Transferring your files from an old computer to a new computer on any sort of migration is a pain. I do not see how Mr. Reifman found that task any easier going from Windows [98?] to Mac OS X. And he sure does not say in the article how it was accomplished. When he says "one step migration" does he mean that simply the Windows "Documents and Settings" folders get copied? Or does "one step migration" mean that Windows finds my copy of Eudora and moves the mailboxes and address books?

    Mr Reifman's curriculum vitae and cover letter were much too long-winded. Next candidate...
  • by Manax (41161) * <toertel-slashdot.manax@org> on Thursday June 03, 2004 @09:57AM (#9324974) Homepage
    The most important quote seems to be:

    The company must protect these core products. "The prime directive at Microsoft is to protect Windows and get customers to buy Windows and upgrades to Windows," says Matt Rosoff, lead analyst at Directions on Microsoft, a Kirkland-based newsletter.

    If this is really the mindset at MS, it is one of the continuing problems with a lot of big businesses, which is based on their "theory of business". The problem that Peter Drucker [peter-drucker.com] lays out is that a company continues to use a theory of business that may have been VERY successful at one time in their earlier years, but because the environment changes, it is no longer successful. But the company isn't able to review their theory of business and create a new one that takes advantage of their current environment.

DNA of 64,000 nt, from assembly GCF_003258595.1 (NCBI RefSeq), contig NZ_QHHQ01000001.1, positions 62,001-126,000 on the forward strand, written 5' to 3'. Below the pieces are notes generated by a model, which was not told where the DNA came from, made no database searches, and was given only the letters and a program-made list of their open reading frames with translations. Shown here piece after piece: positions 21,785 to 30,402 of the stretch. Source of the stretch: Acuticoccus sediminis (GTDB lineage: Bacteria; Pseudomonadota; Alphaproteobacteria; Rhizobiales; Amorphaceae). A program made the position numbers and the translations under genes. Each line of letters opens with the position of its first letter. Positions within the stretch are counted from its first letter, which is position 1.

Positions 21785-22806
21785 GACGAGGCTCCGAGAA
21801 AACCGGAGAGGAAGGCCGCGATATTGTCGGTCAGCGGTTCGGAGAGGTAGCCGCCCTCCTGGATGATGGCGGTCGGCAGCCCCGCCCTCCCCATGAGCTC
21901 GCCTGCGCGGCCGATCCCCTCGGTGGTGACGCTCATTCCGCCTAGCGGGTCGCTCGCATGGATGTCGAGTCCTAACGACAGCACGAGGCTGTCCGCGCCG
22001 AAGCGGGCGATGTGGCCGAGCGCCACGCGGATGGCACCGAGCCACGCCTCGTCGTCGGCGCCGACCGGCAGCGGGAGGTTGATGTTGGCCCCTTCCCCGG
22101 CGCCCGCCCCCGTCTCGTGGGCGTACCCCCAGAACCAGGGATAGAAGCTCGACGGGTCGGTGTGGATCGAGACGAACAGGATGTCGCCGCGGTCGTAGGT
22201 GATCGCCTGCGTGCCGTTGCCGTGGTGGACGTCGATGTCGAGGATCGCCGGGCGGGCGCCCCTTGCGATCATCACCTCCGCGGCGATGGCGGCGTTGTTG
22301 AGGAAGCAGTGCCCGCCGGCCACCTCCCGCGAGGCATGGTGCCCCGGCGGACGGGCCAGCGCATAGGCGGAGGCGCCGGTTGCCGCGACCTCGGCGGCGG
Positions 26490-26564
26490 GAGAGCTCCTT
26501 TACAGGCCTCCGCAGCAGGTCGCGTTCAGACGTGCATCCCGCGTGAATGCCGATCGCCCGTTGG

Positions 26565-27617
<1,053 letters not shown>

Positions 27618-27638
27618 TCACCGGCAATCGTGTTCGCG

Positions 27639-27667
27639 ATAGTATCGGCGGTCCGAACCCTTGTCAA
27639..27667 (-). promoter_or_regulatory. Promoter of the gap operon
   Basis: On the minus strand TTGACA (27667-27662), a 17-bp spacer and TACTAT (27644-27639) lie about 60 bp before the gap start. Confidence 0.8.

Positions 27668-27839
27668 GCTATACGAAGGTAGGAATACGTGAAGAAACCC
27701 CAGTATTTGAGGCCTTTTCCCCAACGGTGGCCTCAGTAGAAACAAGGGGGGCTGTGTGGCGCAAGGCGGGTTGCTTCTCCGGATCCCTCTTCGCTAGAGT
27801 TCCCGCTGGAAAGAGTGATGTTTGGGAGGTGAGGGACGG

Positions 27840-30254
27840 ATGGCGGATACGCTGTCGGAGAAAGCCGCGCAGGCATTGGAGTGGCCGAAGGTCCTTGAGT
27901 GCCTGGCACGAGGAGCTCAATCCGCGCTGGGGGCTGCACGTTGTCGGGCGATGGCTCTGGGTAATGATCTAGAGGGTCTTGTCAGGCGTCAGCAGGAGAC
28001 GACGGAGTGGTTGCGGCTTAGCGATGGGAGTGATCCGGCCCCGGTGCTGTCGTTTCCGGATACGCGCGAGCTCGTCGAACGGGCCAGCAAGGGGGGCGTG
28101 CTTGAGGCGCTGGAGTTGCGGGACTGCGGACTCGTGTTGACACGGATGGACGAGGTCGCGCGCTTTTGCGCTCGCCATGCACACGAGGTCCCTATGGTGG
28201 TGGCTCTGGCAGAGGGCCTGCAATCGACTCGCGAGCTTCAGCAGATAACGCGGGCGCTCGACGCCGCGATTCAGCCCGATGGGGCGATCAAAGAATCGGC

A typical symptom that Drucker points out is sacrificing new business oportunities for old ones. This was a problem IBM had when creating the PC market, it frequently sacrificed PC sales to it's mainframe line, and stunted itself for some time.

    One aspect that seems to particularly apply here is Drucker's story about GM. GM apparently was very good at improving the performance of existing businesses (I don't recall exactly how it did this though). Over a period of years, it bought a number of other well established businesses (in a variety of fields and for seemingly too much money) and dramatically improved their performance. The idea is that GM had a great theory of business, which no longer applied to it's own field, but still worked in other areas.